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Walking Fernando

average rating is 5 out of 5


Joe Beck


Posted on:

Sep 1, 2023

Film Reviews
Walking Fernando
Directed by:
Max Mir
Written by:
Luke Norton
Javier Bardem, Fabienne Piolini-Castle, Evan Sokol

Everyday we see hundreds of people walking their dogs, getting in their own exercise and that of their four legged friends. Some very strange people even take their cats out on walks, yet you don’t ever see people talking their goldfishes out for a walk down the park. ‘Walking Fernando’ gets over the confines of the fish bowl, and sees a surprisingly touching and meaningful story told through a fish’s walk with his human friend.


Though the concept may seem absurd, ‘Walking Fernando’ is in fact an inspirational tale of breaking free from the monotony of life and enjoying its freedoms. This is only heightened by the absurdity of it all, with the sight of a woman, Nadia (Fabienne Piolini-Castle) confidently striding through the streets of London, talking goldfish in hand, highlighting that life is full of wonders, none of which can be experience cooped up in an office all day. Sometimes it takes an irreverent concept to inspire us, and such is the case with ‘Walking Fernando’, with the films ability to weave irreverence with thoughtful meditations its greatest strength.


The dichotomy between the monotony of everyday office life and the freedom and beauty provided by nature is wonderfully illustrated throughout ‘Walking Fernando’. The opening montage sets the scene of a dull, average day of work, with people mulling around the office, which, rather ironically is that of a travel agency, and the forced polite laughter. This is continued when Nadia’s boss (Evan Sokol) dumps her a massive pile of work just as she’s getting ready to enjoy her weekend plans of doing nothing.


It is this soulless lifestyle of working yourself into tiredness, so that on your days off you are content to simply do nothing, that ‘Walking Fernando’ discourages. Instead, through Fernando the fish, who has the voice of Javier Bardem, both Nadia, and we as an audience, are offered the opportunity to have our horizons broadened by looking for the beauty in nature and the outdoors. Director Max Mir, and writer Luke Norton both understand that in order to truly appreciate beauty and the world around us you must live life to your fullest, and transgress the restraints placed upon us by social expectations. The fish wants to get out of his bowl and does so. Nadia wants to escape from the office and does so. Both are much the more fulfilled. Norton’s script is fairly straightforward, but doesn’t need to be anything special in order to convey its message, while crucially it doesn’t leave any unnecessary fat to be trimmed. Mir’s directing is competent, and particularly strong when walking through London from Fernando’s perspective within his tank, further conveying the fish out of water experience and the euphoria which comes from breaking the everyday routine.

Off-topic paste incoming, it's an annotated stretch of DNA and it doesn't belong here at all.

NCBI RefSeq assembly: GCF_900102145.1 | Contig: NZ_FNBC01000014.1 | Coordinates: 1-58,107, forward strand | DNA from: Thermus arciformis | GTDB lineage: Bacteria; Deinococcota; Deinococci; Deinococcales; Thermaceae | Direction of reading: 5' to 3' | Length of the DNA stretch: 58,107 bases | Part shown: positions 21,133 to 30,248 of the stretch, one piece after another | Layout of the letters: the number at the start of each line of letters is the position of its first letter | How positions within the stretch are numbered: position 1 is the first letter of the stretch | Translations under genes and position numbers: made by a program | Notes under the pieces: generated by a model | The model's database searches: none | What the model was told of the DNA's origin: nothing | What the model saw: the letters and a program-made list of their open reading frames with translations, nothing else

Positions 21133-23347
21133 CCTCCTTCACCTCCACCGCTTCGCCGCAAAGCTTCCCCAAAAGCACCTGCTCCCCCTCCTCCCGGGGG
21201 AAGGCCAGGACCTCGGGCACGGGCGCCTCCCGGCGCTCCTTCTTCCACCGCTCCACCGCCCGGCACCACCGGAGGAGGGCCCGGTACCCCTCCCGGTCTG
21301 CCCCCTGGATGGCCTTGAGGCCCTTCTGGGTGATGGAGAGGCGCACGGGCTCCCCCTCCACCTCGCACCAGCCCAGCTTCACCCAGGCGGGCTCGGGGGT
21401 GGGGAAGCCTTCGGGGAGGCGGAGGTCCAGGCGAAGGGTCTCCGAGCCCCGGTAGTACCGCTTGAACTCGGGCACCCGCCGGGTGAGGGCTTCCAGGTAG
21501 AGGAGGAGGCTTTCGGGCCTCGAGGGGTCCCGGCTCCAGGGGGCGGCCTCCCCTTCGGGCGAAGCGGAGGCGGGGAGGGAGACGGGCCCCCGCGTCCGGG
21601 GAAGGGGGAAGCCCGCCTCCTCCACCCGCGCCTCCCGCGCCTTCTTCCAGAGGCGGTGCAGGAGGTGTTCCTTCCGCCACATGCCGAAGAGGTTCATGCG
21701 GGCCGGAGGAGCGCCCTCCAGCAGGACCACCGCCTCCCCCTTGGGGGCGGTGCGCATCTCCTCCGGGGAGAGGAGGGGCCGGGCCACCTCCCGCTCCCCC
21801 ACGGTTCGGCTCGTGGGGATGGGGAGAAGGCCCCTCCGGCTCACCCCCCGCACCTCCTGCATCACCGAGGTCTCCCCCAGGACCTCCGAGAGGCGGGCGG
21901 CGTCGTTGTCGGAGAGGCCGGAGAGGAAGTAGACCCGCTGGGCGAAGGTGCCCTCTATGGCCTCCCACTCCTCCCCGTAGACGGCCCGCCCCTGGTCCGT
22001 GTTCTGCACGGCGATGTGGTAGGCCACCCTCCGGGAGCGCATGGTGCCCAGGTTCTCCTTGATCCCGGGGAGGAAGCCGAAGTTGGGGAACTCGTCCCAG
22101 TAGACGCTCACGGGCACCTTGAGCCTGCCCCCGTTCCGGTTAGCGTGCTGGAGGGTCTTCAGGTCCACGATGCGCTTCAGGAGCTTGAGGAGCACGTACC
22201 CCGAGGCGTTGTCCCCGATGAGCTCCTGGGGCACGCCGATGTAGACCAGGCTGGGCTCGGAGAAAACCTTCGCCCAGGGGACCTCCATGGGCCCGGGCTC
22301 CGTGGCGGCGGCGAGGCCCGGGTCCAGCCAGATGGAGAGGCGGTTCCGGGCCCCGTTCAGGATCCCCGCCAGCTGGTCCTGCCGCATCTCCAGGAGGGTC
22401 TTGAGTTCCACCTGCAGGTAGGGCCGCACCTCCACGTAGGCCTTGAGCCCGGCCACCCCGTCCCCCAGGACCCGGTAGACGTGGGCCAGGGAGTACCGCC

Its always a perk to have Javier Bardem in your film, especially when he gets to play around as a fish (for the second time this year if you include his role as the mermaid King Tritone in ‘The Little Mermaid’) and he is delightful here as the wise beyond his nautical miles Fernando. His voice work, coupled with Fabienne Piolini-Castle’s performance in the central role as Nadia, elevate the screenplay, straightforward as it is, to a higher level, and ensure that its message never becomes too repetitive.


‘Walking Fernando’ may be an irreverent film, with an irreverent Javier Bardem role as the titular fish, but that only strengthens its message and the quality of filmmaking displayed throughout.

About the Film Critic
Joe Beck
Joe Beck
Short Film
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